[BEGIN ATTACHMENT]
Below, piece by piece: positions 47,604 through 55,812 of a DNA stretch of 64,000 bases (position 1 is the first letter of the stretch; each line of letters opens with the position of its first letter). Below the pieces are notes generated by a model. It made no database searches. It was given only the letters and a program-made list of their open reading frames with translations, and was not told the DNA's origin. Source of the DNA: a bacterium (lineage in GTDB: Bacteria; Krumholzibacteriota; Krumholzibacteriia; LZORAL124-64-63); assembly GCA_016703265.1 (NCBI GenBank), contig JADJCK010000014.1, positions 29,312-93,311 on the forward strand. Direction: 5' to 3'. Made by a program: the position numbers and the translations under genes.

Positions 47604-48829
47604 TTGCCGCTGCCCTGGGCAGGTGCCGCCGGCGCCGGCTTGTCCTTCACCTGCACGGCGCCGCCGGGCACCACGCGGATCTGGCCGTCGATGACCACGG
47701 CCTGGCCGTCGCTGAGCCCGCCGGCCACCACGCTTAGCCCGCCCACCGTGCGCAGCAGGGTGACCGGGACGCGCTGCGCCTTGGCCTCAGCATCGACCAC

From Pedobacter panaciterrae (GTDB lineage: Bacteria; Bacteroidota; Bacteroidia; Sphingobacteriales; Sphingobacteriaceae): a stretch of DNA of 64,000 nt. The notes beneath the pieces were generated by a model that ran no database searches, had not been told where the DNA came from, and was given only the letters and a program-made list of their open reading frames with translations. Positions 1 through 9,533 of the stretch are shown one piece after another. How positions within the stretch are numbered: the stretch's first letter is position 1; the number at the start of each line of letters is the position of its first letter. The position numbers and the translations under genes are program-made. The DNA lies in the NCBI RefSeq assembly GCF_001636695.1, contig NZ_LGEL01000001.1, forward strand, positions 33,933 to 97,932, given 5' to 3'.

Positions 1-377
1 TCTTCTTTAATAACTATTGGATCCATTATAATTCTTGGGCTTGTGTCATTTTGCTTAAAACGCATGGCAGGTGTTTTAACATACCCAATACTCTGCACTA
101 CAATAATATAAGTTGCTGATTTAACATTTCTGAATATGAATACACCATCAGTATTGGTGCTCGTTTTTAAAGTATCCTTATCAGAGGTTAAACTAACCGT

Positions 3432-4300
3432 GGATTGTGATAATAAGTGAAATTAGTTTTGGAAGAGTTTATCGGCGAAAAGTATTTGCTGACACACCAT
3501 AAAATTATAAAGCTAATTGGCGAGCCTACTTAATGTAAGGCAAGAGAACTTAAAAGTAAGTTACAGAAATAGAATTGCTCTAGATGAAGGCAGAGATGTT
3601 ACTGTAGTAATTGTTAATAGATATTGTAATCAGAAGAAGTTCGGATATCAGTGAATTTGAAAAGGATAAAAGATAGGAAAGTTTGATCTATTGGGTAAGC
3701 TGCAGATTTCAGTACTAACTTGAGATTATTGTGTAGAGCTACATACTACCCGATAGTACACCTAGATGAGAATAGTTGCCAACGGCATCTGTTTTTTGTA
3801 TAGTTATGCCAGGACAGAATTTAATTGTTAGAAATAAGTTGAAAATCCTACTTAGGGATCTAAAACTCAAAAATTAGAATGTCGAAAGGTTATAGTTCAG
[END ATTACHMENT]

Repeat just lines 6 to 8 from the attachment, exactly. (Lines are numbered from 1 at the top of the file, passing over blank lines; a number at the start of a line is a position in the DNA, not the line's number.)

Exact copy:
Positions 1-377
1 TCTTCTTTAATAACTATTGGATCCATTATAATTCTTGGGCTTGTGTCATTTTGCTTAAAACGCATGGCAGGTGTTTTAACATACCCAATACTCTGCACTA
101 CAATAATATAAGTTGCTGATTTAACATTTCTGAATATGAATACACCATCAGTATTGGTGCTCGTTTTTAAAGTATCCTTATCAGAGGTTAAACTAACCGT